Thankfully, the game’s first course is easy enough that with a little bit of practice and inference, beginning to understand how to approach different shots and situations can be a rather empowering experience of self-discovery. Slowly through the game’s career mode, players will begin to unlock the power of their clubs, with each individual club leveling up with each successful, accurate shot placed on the green or fairway. It’s here where Everybody’s Golf really shines, slowly graduating the player from the easy opening course to the increasingly challenging layouts of the game’s four other main courses; by the time players reach the upper ranks of the solo campaign (which consists of tournaments against AI players with versus matches against specific boss-like opponents), Everybody’s Golf offers one of the most robustly challenging, and rewarding, golf experiences available on any console.
Taking a step back from the game’s mechanics, the other place Everybody’s Golf shines is in its presentation. Led by an infectious soundtrack and the game’s trademark animated style, Everybody’s Golf is one of the most aesthetically pleasing games ever produced (save for the occasional slowdown on the beach course, which appears to be due to some heavy water effects). Thanks to the increased resolution and HDR capability of the Playstation 4 Pro, every round of Everybody’s Golf is filled with gorgeous images of the sun shimmering off the metal handle of a golf club, and evening shadows slowly creeping across the long, beautiful fairways. There’s sense of scope to the game’s visuals that, while they aren’t going to win any “best graphics” awards, gives the game a larger, more lifelike feel than previous titles in the series; a specific design choice that pays dividends in the game’s big new addition, the brand-new online multiplayer modes.
Each of the game’s seven courses (five base, two redesigned classic courses via DLC at $6.49 a pop – both completely worth the price of entry) is broken up into two segments (holes 1-9 and 10-18) for each online “room”; upon selecting a room from the game’s home area, players are dropped onto the golf course, free to roam around and pick up items (like coins to buy awesome clothing for the player avatar), fish and swim in the bodies of water, and compete in daily aggregated nine-hole tournaments, or just single hole action to go for a daily high score (or bonus coins… bonus coins are always the best).
As players wander around, they can watch other players goof around on the course, or even follow them through their round if they so choose (a little weird, but hey – just don’t be like the president and drive on the greens); while it’s not the most interactive sandbox to throw players in, there’s certainly nothing of its kind offered in any sports game, and it brings the courses (and anonymous online competition) to life, to an unexpectedly addictive effect. While playing my daily round (gotta get that daily reward clothing!), I often see other players driving to different areas off the tee, or approaching mid-range shots from new and interesting ways; not only do I get to feel like part of a vibrant virtual club of some odd kind, but the opportunity to evolve and challenge oneself as a golfer is something no Tiger Woods or even previous Hot Shots game had to offer.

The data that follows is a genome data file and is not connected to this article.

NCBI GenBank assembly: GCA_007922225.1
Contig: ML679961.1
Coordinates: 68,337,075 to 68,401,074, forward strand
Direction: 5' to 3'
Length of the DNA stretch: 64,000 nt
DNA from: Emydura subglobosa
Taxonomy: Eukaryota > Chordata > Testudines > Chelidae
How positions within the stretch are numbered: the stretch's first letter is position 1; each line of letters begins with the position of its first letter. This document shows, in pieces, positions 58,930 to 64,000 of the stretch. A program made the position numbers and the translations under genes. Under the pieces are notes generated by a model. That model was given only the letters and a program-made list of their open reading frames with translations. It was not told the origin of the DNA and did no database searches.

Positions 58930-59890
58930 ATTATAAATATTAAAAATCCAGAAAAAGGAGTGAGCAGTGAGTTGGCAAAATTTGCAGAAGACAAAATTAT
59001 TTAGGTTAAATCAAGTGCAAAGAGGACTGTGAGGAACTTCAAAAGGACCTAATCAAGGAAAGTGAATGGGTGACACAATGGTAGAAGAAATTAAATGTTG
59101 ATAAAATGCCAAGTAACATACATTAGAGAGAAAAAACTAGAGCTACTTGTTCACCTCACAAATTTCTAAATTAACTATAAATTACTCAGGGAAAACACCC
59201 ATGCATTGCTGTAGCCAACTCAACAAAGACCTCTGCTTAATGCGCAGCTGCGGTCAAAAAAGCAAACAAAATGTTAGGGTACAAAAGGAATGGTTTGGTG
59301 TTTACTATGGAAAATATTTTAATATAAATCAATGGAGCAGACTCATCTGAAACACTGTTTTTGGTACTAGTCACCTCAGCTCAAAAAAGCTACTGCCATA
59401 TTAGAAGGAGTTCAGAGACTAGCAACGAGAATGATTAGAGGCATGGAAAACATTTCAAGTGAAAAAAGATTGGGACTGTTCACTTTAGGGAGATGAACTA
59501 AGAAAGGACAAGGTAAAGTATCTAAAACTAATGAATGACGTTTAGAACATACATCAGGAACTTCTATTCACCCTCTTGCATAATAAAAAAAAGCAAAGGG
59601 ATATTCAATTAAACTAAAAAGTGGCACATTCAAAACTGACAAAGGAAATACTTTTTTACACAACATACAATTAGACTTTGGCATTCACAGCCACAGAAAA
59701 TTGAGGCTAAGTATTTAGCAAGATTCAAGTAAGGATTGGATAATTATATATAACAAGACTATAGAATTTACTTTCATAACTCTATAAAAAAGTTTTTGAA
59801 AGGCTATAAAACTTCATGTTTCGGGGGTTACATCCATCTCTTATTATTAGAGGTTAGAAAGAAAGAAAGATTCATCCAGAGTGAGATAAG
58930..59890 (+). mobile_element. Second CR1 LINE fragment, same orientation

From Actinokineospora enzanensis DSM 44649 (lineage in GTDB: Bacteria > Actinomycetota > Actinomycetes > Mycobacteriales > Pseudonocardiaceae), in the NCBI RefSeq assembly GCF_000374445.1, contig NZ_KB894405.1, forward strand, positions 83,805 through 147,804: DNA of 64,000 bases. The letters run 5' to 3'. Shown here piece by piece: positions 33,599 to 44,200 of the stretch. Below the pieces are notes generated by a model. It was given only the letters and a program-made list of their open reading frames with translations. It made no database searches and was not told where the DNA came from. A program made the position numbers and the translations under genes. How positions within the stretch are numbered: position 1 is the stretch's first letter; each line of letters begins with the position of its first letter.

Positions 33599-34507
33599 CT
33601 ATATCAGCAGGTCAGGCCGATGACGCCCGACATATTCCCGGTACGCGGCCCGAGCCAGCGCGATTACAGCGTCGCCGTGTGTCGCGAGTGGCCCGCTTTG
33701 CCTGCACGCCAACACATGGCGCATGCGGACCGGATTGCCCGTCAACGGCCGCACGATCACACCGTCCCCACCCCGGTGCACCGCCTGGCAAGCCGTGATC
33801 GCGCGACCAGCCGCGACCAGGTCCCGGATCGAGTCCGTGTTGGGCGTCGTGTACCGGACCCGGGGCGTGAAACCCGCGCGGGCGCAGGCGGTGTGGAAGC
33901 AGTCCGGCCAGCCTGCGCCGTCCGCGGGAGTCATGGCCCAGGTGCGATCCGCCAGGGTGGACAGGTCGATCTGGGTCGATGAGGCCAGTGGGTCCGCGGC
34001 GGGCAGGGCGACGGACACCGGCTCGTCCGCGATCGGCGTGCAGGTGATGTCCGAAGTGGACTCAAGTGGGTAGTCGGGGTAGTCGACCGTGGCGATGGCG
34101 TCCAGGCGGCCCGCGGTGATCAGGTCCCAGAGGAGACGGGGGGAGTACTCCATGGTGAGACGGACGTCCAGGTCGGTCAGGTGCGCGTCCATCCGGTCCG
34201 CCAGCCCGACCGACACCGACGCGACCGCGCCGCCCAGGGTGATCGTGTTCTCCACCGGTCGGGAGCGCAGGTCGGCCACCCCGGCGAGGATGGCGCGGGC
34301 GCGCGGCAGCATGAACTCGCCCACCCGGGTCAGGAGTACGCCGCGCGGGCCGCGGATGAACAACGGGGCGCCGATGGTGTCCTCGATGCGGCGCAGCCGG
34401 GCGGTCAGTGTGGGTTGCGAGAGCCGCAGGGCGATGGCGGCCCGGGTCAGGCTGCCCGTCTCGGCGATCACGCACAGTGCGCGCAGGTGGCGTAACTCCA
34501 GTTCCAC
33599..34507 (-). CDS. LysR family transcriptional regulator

Along with the traditional local multiplayer mode (where players can compete using a wide variety of intriguing modifiers), there’s also a fun – though unfortunately weightless – competitive mode called Turf Wars, an idea I really hope Clap Hanz expands on in future updates to the game; in it, teams of eight compete on a specific number of holes on any given nine-hole area for a combined score. Each hole, scored individually by points awarded for birdies, pars, etc, is played by everyone, in any order and combination, for a certain amount of time: in the end, the team winning the most holes wins the game. While there’s no real reward for winning in the game (or earning the coveted MVP spots), just the frantic competition of watching everyone’s silly avatars fly around the field trying to score points on each hole makes Turf Wars worth visiting once or twice a day.
At first glance, the package Everybody’s Golf offers gamers seems a bit lacking; five courses, essentially four different modes, and a handful of side activities does not seem like a lot of content. But the intricate design of those courses (and the wonderful reimaginings of classic Hot Shots courses available via DLC right now), combined with the game’s constant sense of challenge and accomplishment, make it one of the more robust (and endlessly enjoyable) sports games on the market.
With Everybody's Golf, Clap Hanz resumes its position at the top of the virtual golf genre, delivering a title that preserves the beautiful, deceptively technical core gameplay they've refined over the past two decades, with a number of new tweaks and online offerings to keep the series feeling fresh and relevant.
A TV critic since the simpler days of 2011, Randy is currently the TV Editor of Goomba Stomp and the co-host of The TV Roundtable Podcast. In the past, he’s written for outlets like Sound on Sight, TVOvermind, SLUG Magazine and Processed Media. He can be found on Twitter at @rjdank.